OLMSTEAD PARK Jamaica Park Section * BOSTON MASS * VINTAGE c1900 CYANOTYPE Photo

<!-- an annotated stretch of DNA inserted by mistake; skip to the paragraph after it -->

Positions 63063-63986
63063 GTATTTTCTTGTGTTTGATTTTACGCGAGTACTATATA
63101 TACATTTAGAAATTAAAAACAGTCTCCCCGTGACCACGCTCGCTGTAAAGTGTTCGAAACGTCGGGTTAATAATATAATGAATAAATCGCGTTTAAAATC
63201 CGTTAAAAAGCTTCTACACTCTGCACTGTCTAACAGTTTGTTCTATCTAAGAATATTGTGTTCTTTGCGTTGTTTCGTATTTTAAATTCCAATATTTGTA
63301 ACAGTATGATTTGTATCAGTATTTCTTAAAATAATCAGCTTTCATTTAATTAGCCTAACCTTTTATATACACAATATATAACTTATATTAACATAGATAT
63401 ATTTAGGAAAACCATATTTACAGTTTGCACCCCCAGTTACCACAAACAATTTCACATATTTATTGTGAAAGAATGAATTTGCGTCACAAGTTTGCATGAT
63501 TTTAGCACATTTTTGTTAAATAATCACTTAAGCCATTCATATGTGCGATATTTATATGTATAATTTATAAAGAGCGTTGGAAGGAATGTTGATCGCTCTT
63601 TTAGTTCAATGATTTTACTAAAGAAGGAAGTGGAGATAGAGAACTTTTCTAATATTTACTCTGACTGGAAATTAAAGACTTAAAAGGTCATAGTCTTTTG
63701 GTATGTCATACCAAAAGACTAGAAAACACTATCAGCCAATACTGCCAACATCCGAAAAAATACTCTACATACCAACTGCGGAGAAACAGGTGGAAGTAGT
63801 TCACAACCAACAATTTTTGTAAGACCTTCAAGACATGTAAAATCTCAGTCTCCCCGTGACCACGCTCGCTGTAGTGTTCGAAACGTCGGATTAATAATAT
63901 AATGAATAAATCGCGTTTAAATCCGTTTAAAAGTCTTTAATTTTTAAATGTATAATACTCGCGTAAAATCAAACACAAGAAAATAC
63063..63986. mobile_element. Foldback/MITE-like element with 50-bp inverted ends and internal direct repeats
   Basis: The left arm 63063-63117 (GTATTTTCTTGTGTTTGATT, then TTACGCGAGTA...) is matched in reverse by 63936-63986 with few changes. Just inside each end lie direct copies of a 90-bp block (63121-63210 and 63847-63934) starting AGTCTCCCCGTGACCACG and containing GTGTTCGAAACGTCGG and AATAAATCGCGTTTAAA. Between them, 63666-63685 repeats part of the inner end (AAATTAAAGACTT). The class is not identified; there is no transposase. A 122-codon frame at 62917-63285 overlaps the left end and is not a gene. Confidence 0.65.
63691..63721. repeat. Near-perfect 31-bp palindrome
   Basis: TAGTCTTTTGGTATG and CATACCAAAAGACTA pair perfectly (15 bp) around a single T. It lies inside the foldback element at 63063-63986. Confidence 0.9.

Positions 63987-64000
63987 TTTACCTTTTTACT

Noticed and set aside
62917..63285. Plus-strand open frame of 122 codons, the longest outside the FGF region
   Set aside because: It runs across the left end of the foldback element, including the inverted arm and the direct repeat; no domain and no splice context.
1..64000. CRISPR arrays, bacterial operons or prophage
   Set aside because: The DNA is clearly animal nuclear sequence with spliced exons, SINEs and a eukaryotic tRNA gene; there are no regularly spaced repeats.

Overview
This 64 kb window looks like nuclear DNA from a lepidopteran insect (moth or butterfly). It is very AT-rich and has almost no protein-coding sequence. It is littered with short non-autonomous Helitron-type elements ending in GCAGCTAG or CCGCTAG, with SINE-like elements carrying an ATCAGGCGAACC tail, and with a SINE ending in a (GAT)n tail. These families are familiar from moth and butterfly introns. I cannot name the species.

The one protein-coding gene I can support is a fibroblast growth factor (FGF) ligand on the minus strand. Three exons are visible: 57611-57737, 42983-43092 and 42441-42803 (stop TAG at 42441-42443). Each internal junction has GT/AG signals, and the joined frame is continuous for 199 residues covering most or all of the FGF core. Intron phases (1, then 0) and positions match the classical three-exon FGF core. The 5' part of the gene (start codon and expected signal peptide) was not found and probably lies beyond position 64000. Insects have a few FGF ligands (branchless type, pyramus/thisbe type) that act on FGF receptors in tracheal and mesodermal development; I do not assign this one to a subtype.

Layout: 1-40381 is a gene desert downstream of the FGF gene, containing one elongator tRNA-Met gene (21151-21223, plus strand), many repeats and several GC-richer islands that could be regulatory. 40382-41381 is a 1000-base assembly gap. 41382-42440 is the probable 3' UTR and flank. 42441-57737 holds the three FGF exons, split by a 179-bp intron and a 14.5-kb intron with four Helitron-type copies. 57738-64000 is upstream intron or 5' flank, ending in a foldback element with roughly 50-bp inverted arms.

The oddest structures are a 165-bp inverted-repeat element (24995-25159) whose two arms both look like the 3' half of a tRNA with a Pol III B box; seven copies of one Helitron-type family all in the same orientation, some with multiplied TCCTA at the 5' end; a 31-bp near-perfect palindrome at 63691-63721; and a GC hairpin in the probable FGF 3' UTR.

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Seller: dontskip (6,208) 100%, Location: New England, Ships to: Worldwide, Item: 123780109933 A RARE CLASSIC ICONIC VINTAGE CYANOTYPE TITLED "OLMSTEAD PARK - JAMAICA PARK SECTION, POPLAR TREE ON WEST SHORE OF POND LOOKING NORTH WEST" IN THE BOSTON, MASSACHUSETTS METROPOLITAN AREA. PHOTOGRAPHED AND PRINTED CIRCA 1900. THIS PHOTOGRAPH COMES FROM AN ALBUM OF CYANOTYPES DOCUMENTING THE PARK SYSTEM IN BOSTON, MASSACHUSETTS KNOWN AS "THE EMERALD NECKLACE." EACH PHOTOGRAPH WAS TITLED AND DATED, AND THE PHOTOGRAPHS WERE MOUNTED BACK TO BACK ON ALBUM LEAVES. TOTAL MEASUREMENTS OF IMAGE ARE APPROXIMATELY 6 3/8" BY 8 3/8" AND IT IS UNMOUNTED WITH FAINT PAPER AND GLUE REMNANTS ON VERSO FROM INCLUSION IN AN ALBUM, FROM WHICH THE IDENTIFICATION HAS COME. EXCELLENT OR BETTER CONDITION; WITH BEAUTIFUL TONALITY - PLEASE REVIEW SCANS! EXCEPTIONAL ARCHITECTURE ARCHITECTURAL ARTISTIC BOSTON JAMAICA PLAIN FRANKLIN PARK BOSTON PARK SYSTEM EMERALD NECKLACE FREDERICK LAW OLMSTEAD PAINTERLY LANDSCAPE PLAY-FIELDS GAMES CHILDREN RECREATION SUBJECT MATTER! PLEASE SEE MY ADDITIONAL LISTINGS FOR MORE EXCEPTIONAL PHOTOGRAPHS. PLEASE READ THE FOLLOWING CAREFULLY! ALL NON-USA RESIDENTS: SHIPPING IS $18.00 BY STANDARD INTERNATIONAL MAIL FOR FLAT ENVELOPES ONLY. PACKAGE POSTAL FEES ARE DETERMINED BY THE PACKAGE'S SIZE AND WEIGHT. PLEASE KNOW A CUSTOMS DECLARATION IS REQUIRED ON ALL INTERNATIONAL PACKAGES. INSURED PACKAGES MUST BE SENT PARCEL POST AND THE FEE IS $50.00 PLUS THE INSURANCE FEE. WINNING BIDDERS ACCEPT ALL SHIPPING RISKS FOR UNINSURED INTERNATIONAL PACKAGES. WINNING BIDDERS WILL RECEIVE AN EBAY INVOICE OR PERSONAL EMAIL FROM ME AFTER THE AUCTION CLOSES REGARDING PAYMENT AND SHIPPING DETAILS. PLEASE NOTE THAT I AM OBLIGATED UNDER U. S. LAW TO DECLARE THE FULL VALUE OF A PACKAGE SHIPPED OUT OF THE UNITED STATES. 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Emerald NecklaceFrom Wikipedia, the free encyclopediaJump to navigationJump to searchEmerald NecklaceBoston Public Garden, the second "jewel" of the Emerald NecklaceTypePark systemLocationBoston and Brookline, Massachusetts, United StatesCreated1860sOperated byEmerald Necklace ConservancyOpenAll yearOlmsted Park SystemU.S. National Register of Historic PlacesU.S. Historic districtShow map of Greater Boston areaShow map of MassachusettsShow map of the USShow allLocationBoston and Brookline, MassachusettsCoordinates42°19′34″N71°06′52″WCoordinates: 42°19′34″N 71°06′52″WBuilt1870ArchitectOlmsted, Frederick Law, Sr.NRHP reference #71000086 [1]Added to NRHPDecember 8, 1971Original plan of the necklace from 1894The Emerald Necklace consists of a 1,100-acre (4.5 km2; 450 ha) chain of parks linked by parkways and waterways in Boston and Brookline, Massachusetts. It gets its name from the way the planned chain appears to hang from the "neck"of the Boston peninsula; to this day[clarification needed] it is not fully constructed. In 1989 the Emerald Necklace Parks was designated as Boston Landmark by the Boston Landmarks Commission.OverviewThe Necklace comprises half of the City of Boston's park acreage, parkland in the Town of Brookline, and parkways and park edges under the jurisdiction of the Commonwealth of Massachusetts. More than 300,000 people live within its watershed area. From Boston Common to Franklin Park it is approximately seven miles by foot or bicycle through the parks.[2]The Emerald Necklace includes:Boston CommonPublic Garden[3]Commonwealth Avenue MallThe FensThe RiverwayOlmsted ParkJamaica PondJamaicawayArborwayArnold ArboretumFranklin ParkSeveral components of the Emerald Necklace pre-date the plan to unite them. Some links of the Emerald Necklace not only offer an opportunity for recreation in a wooded environment, but are also ecologically important urban wilds that provide nesting places for migratory birds and improve the air quality of the city.HistoryWard's Pond in Olmsted ParkFens from footbridge opposite Forsyth Dental building, looking north. Prudential building in backgroundThis linear system of parks was designed by Frederick Law Olmsted to connect Boston Common, dating from the colonial period, and Public Garden (1837) to Franklin Park, known as the "great country park."The project began around 1878 with the effort to clean up and control the marshy area which became the Back Bay and The Fens. In 1880, Olmsted proposed that the Muddy River, which flowed from Jamaica Pond through the Fens, be included in the park plan. The current was dredged into a winding stream and directed into the Charles River. The corridor encompassing the river became the linear park still in existence today. Olmsted's vision of a linear park of walking paths along a gentle stream connecting numerous small ponds was complete by the turn of the century. The parks conceived by Olmsted, from Storrow Drive south to Franklin Park, were collectively listed on the National Register of Historic Places as the Olmsted Park System.[4]Over the past decade,[clarification needed] almost $60 million in capital expenditures for parks and waterway improvements have been made in the Emerald Necklace by the City of Boston and the Town of Brookline. These efforts have included improved pathways, plantings and signage, bridge repairs, and the restoration of boardwalks and buildings. In some areas (especially the woodlands of Franklin Park and Olmsted Park) these efforts have only begun to address the over 50 years of neglect the Emerald Necklace has suffered.[2]Several dedicated parks organizations, including the Emerald Necklace Conservancy, the Friends of the Public Garden, the Franklin Park Coalition, and the Arboretum Park Conservancy, were created to protect, maintain, restore and advocate for the Emerald Necklace parks through the work of their staff, the donations of their constituents and the efforts of their volunteers.[5]ShapeThe Emerald Necklace begins near Boston's Downtown Crossing, proceeds along the Boston–Brookline border, then curves into Jamaica Plain. At the south border of Arnold Arboretum, at the point most distant from its beginning, the Emerald Necklace is in Roslindale. It then hooks back up into Roxbury and Dorchester.Olmsted's original plan called for a "U"-shaped necklace which terminated at Boston Harbor. The final link, the Dorchesterway, was never realized.[6]JurisdictionArnold Arboretum is leased to and managed by Harvard University.The west banks of Olmsted Park and the Riverway are under the jurisdiction of Brookline Parks & Open Space.The majority of the Emerald Necklace is maintained by Boston Parks and Recreation with a small portion belonging to the Department of Conservation and Recreation.[7]Emerald Necklace ConservancyThe Emerald Necklace Conservancy[8] was created to protect, restore, maintain and promote the landscape, waterways and parkways of the Emerald Necklace park system as special places for people to visit and enjoy.The Conservancy's programs and funding support and complement initiatives by the Commonwealth of Massachusetts, City of Boston and Town of Brookline who began the Necklace's restoration in the 1980s.A public-private partnership, the Conservancy was incorporated in 1998 as a non-profit organization. The organization brings together government, business, residential and institutional representatives, community leaders and organizations, and environmental and park advocates in support of the Olmsted legacy. President Karen Mauney-Brodek and the staff work closely with the Board of Directors, the Park Overseers (representing all of the parks and friends groups within the Emerald Necklace), the Stewardship Council, and hundreds of volunteers to accomplish their mission.PlansThe Emerald Necklace Parks Master Plan was completed in 1989, and updated in 2001.[9]The parks have long been subject to flooding from the Muddy River. The Muddy River Restoration Project[10] will dredge contaminated sediments and implement other major structural improvements, unburying the river and improving its integrity, appearance, and flood control capabilities. Phase I – daylighting the river at the Landmark Center – began spring 2009.[11] Modified Item: No